Things at LifeWay were moving along pretty well. I had two more bosses for a short time after my long-time supervisor retired. Then one of the curriculum writers I’d worked with was brought into the Music Ministries Department as a supervisor. She was my boss for a couple of years. We kind of butted heads because we had different philosophies. She wanted our children’s choir curriculum to become more academic. She had a lot of friends in music education. I felt like our materials were educationally sound, and I knew that many children’s choir leaders didn’t have degrees in music. I was a champion for practical materials that people who weren’t music majors could use to teach children about music. Struggles between bosses and employees often don’t end well. While I had a glowing performance review in May of 1998, by August of that year my supervisor started hinting that I needed to look for another job. I asked her how long I had, and she wouldn’t be specific. I wound up finding a job at another publisher, Thomas Nelson, and I left LifeWay on my son’s 12th birthday in 1999.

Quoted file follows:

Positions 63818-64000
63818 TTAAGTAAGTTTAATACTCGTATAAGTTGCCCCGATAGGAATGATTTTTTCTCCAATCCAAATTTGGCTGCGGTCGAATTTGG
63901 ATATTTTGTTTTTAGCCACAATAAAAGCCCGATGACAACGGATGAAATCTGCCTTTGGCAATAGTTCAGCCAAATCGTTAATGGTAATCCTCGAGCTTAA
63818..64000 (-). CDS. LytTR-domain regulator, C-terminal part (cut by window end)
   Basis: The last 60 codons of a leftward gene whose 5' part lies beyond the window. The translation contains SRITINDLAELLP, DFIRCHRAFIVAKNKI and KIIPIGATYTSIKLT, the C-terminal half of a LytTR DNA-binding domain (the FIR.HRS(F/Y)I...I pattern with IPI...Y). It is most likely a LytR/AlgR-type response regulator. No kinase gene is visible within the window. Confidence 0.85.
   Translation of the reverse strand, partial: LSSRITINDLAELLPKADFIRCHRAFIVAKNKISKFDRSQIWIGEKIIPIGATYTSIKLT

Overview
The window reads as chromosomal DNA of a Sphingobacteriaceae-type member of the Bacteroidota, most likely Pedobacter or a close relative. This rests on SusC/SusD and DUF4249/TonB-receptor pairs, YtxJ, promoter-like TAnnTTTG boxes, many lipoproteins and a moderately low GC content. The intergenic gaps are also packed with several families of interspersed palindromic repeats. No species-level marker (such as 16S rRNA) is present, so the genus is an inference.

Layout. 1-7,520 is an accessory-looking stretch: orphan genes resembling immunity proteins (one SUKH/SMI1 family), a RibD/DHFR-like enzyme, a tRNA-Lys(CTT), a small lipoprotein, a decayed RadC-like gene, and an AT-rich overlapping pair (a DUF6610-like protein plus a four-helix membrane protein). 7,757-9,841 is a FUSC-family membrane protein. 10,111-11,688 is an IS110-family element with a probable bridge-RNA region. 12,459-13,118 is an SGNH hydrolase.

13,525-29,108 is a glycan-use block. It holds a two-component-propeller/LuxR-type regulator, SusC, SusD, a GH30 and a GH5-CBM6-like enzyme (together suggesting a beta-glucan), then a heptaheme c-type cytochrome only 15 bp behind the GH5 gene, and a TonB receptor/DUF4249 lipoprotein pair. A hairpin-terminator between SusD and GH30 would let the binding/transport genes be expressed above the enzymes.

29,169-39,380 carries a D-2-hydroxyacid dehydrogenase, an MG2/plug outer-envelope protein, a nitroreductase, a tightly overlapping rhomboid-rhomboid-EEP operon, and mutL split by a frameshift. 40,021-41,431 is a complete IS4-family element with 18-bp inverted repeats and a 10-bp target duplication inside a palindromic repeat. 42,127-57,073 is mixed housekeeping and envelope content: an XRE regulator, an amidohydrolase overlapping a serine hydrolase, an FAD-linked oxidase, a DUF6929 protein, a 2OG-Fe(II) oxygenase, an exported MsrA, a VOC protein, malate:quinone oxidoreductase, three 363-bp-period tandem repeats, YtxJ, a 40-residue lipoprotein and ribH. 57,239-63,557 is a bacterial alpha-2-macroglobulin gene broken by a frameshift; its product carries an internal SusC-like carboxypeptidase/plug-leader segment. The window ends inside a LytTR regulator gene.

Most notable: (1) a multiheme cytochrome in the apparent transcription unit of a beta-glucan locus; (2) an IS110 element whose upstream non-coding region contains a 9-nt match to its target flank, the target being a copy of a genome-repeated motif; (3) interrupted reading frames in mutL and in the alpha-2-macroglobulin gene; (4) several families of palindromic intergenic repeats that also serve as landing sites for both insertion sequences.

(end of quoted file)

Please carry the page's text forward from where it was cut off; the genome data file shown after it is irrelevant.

At Thomas Nelson, a nondenominational Christian publisher, I was a managing editor in Nelson Books. I worked closely with an acquisitions editor who was my boss. She telecommuted before it was a common practice. She lived in South Carolina and came to Nashville for meetings about once a month. We handled business by telephone or email. Editing books opened up a whole new world to me. I enjoyed working with the authors, and I was responsible for hiring freelance editors to edit our books. I also worked with the packaging team to get copy written for the back covers of books and participated in meetings where titles were decided and editors presented books to the sales team to get forecasts. The pace of work at Thomas Nelson was much faster than the pace at LifeWay. Also we were a publicly owned company, which meant that if we had a bad quarter, sometimes there would be layoffs. After I’d been working at Thomas Nelson for about 1 ½ years, Janet, my acquisitions editor, decided to semi-retire. The publisher decided to eliminate my position, but Thomas Nelson as a company saw fit to keep me. I was moved to another department to work on books that had been previously published. We updated the content, so I worked with the authors to do that. I still did many of the things I’d done as a managing editor, but I missed the process of taking a book from manuscript to completed book. Since things were pretty stressful, I decided to look for another job in religious publishing.